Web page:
I decided to do a quick analysis of the WomanStats database, to see what it says about sexual harassment in relation to girls’ access to education.  I downloaded all the data we have since 2000 for the AFE-PRACTICE-2 variable, which tracks what kinds of impediments and assistance girls receive in pursuing formal education.  Since it mixes both positive and negative, this presents only a rough picture – these can be thought of as terms that are of concern to girls’ access to education.  There were 2010 total data points from 176 countries.  To get an idea of what to expect, I used the countif function to search for the common, neutral terms “girl” and “teacher” – girl shows up in roughly 60% of the data points, and 164 (or 93%) of the countries, while teacher shows up in 20% of the data points and in 135 (or 77%) of the countries.  

In contrast “sex” and “sexual” show up 16% and 10% of the time, and in 135 (77%) and 95 (54%) of the countries.  Since “sex” may appear when discussing sex/gender segregation, “sexual” is probably a better proxy for concerns about girls’ sexual activity.  This is comparable to what I found when searching for “pregnan*” (the asterisk is wild card to include both pregnant and pregnancy) – it shows up 14% of the time, and in 98 (56%) of the countries.  Concerns about pregnancy include not only child care, but perceptions of girl children needing to remain pure – many countries will suspend the girl until the child is born, if not expel her entirely, while boys who impregnate girls have no such punishment.

General terms related to violence “violence”, “harass”, and “abuse” show up 7%, 4%, 5% of the time, respectively, and 80 (45%), 63 (36%), and 55 (31%) of the countries.  As for specific sexual violence, either “sexual harassment” or “sexual violence” shows up in 4% of the data points, but in 53 (30%) of the countries; “rape” shows up 3% of the time in 31 (18%) of the countries.  These numbers are comparable to general violence terms.  This means girls all over the world, in addition to all other issues they must face, must be concerned about guarding perceptions of their sexual purity and the threat of sexual assault.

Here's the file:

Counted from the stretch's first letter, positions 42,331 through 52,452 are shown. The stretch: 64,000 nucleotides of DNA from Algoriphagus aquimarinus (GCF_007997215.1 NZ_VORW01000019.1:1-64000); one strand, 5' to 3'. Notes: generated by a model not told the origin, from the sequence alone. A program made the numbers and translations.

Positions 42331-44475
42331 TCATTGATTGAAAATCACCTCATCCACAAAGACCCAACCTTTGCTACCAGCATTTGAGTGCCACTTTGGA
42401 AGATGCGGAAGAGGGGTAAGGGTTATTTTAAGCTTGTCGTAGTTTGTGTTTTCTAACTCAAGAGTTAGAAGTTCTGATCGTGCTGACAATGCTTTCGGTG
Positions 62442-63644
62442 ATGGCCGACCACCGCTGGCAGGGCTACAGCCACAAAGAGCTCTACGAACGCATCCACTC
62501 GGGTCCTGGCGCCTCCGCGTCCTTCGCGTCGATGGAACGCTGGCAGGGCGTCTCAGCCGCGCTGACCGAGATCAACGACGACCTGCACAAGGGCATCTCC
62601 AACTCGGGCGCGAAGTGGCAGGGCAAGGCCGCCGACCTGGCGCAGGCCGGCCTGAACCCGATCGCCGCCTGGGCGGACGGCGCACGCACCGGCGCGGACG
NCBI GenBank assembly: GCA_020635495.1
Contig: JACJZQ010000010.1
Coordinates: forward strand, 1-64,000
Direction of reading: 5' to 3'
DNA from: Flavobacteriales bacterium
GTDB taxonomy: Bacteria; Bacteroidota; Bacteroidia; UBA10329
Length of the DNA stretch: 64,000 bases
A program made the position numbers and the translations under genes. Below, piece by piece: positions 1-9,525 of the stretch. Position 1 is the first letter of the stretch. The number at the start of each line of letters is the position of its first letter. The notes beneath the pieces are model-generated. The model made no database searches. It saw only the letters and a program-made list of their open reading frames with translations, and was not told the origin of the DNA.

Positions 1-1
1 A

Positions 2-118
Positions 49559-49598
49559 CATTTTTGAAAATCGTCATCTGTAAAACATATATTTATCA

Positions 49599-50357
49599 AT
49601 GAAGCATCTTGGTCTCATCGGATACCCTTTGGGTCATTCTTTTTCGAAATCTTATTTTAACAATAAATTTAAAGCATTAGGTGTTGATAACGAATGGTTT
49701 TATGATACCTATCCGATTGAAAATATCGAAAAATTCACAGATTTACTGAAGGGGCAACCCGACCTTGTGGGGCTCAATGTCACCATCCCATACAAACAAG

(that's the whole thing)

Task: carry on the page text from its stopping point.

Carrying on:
What is a major concern, or a source of worry/anxiety, for women in advanced education, is also a concern for little girls attending grade school.  This is something women need to take into account when determining which projects to work on, which supervisors to work under, or even which fields of study to pursue. If fear of sexual harassment from colleagues and supervisors turns adult women off of pursuing their education, imagine what it can do to children.  Sexual violence is a concern in 30% of the countries, general violence is a concern in up to 45% of the countries, and girls’ sexual activity is a concern in over 50% of the countries when discussing girl’s access to education.  Even when girls are legally granted access to education, even if they are registered for school, they need to be free to be able to attend classes without the threat of violence.

—by LMS

[1]https://en.unesco.org/gem-report/growing-number-children-and-adolescents-are-out-school-aid-fails-meet-mark

[2] http://www.npr.org/2015/10/16/448944541/sexual-harrassment-case-shines-light-on-sciences-dark-secrect

[3] https://www.timeshighereducation.com/features/10-truths-a-phd-supervisor-will-never-tell-you/2005513.article

[4] http://news.yahoo.com/survey-rapes-not-investigated-2-5-colleges-174255721–politics.html#